Al-Qaida seen moving in new terror direction | Women and Terrorism. |

Al-Qaida’s style of jihad may be about to change, because of the loss of several of the terror group’s key leaders including Osama bin Laden and Anwar al-Awlaki, and the fact that they may be replaced in a fashion by several chiefs released recently by Iran and Syria.


The New Leaders:

1] Saif al-Adel

2] Suleiman Abu Ghaith

3] Abu Hafs al-Mauritani

4] Abu Musab al-Suri (a.k.a. Mustafa Setmariam Nasar)

5] Abu Khalid


It was reported earlier this month that Iran had granted greater freedom to five al-Qaida leaders on its soil. The most prominent official is Saif al-Adel, a key operations chief. According to the 9/11 Commission, he disagreed with the 9/11 attacks.


The newly released leaders also have expressed criticism of the previous strategies that included the attacks on the U.S. on Sept. 11, 2001.


Saif al-Adel:

It was in 2002 when Saif al-Adel wrote, “We must completely halt all external actions until we sit down and consider the disaster we caused. During six months, we only lost what we built in years.”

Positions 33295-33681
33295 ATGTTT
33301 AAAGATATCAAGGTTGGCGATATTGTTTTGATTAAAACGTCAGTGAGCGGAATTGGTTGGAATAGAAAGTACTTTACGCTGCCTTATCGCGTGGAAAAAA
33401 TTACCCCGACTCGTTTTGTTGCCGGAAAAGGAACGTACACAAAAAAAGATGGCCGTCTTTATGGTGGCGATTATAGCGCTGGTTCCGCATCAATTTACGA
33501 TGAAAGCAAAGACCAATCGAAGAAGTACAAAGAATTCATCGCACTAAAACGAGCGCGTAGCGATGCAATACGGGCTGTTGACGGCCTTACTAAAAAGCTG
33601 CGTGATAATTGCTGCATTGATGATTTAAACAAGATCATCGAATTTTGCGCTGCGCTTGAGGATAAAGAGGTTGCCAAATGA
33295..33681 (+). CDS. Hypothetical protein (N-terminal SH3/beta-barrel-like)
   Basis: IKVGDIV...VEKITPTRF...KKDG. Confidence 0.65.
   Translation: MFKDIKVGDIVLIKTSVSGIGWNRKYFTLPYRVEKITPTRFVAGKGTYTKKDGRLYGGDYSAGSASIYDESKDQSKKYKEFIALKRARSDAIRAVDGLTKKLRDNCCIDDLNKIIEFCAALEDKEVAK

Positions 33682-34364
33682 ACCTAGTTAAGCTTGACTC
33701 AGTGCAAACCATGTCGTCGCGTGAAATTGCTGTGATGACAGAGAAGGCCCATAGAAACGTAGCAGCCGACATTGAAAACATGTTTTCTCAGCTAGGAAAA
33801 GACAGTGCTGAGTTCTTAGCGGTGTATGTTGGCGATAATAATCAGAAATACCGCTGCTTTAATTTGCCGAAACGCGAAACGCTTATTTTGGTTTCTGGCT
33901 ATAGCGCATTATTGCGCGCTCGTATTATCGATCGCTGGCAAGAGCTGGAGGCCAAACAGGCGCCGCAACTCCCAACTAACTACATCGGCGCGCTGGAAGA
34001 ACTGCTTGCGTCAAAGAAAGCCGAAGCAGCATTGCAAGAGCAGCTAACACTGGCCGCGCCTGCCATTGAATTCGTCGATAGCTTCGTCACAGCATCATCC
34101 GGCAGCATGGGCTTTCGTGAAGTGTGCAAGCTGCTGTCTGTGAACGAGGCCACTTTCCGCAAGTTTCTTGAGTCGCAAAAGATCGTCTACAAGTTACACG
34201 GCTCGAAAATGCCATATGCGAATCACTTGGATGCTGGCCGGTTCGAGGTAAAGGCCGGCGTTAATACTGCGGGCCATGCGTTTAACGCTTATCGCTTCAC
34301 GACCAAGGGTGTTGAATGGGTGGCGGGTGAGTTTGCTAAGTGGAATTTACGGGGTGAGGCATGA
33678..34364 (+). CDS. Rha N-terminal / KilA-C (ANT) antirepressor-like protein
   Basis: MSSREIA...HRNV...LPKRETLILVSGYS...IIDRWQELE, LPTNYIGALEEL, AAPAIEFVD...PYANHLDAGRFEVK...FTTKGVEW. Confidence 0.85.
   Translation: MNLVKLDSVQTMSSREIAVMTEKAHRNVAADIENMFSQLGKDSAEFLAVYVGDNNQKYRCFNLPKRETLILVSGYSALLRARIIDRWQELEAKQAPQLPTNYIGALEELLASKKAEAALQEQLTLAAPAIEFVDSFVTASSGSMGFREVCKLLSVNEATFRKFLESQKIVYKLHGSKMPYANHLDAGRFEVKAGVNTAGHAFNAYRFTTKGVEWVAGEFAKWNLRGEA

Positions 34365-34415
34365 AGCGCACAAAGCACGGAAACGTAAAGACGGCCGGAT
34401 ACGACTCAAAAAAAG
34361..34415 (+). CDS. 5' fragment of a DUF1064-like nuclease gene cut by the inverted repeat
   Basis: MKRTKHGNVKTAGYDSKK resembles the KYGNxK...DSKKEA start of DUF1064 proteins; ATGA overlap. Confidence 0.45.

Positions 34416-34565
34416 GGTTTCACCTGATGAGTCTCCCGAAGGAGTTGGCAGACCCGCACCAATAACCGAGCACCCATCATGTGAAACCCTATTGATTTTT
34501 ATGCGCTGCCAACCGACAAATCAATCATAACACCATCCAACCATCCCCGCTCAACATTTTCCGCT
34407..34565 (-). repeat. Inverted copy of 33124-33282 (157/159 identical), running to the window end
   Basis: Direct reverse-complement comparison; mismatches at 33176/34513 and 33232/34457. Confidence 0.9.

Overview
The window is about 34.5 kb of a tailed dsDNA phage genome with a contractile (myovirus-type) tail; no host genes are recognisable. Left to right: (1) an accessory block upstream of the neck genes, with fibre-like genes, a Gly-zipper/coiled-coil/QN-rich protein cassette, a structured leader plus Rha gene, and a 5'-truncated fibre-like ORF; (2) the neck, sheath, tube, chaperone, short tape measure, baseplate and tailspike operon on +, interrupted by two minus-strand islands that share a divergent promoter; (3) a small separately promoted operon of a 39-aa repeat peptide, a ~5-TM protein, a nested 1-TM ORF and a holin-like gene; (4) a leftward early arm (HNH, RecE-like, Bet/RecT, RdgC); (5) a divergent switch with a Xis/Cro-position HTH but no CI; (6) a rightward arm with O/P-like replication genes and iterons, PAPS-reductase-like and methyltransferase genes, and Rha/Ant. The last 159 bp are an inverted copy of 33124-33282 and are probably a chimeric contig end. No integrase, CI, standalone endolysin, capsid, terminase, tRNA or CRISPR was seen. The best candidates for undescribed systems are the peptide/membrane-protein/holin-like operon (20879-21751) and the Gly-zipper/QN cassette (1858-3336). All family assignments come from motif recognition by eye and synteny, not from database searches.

Suleiman Abu Ghaith :

In 2010, he published a book titled, “Twenty Guidelines on the Path of Jihad.”


Ghaith implicitly criticized his colleagues for promoting a “culture of killing and destruction” instead of a “culture of life and building.” Like Saif al-Adel, he said that jihadists need to focus more on building an Islamic state.


Abu Hafs al-Mauritani:

another al-Qaida leader who opposed the 9/11 attacks, also has been let loose by Iran. He wrote the introduction to Suleiman Abu Ghaith’s book.


Abu Musab al-Suri (a.k.a. Mustafa Setmariam Nasar):

Like the others, al-Suri says the 9/11 attacks were counterproductive and “put a catastrophic end to the jihadi current.” His book, “The Global Islamic Resistance Call,” was published on the Internet in December 2004 and argues that jihad should be focused first on establishing an Islamic state while calling Muslims to “individualist jihad.”


He also warns against al-Qaida’s attacks on other Muslims, non-combatants, women and children.


Abu Khalid:

Top aide to Abu Musab al-Suri (a.k.a. Mustafa Setmariam Nasar)


Possible Target for these new leaders:

It is thought that they are looking at carrying out a strike in Europe, causing speculation about an attack at, or around the time of, the Olympics in London between July 27 and August 12.

The release of the al-Qaida leaders by Syria and Iran may be connected to this joint terrorist plot.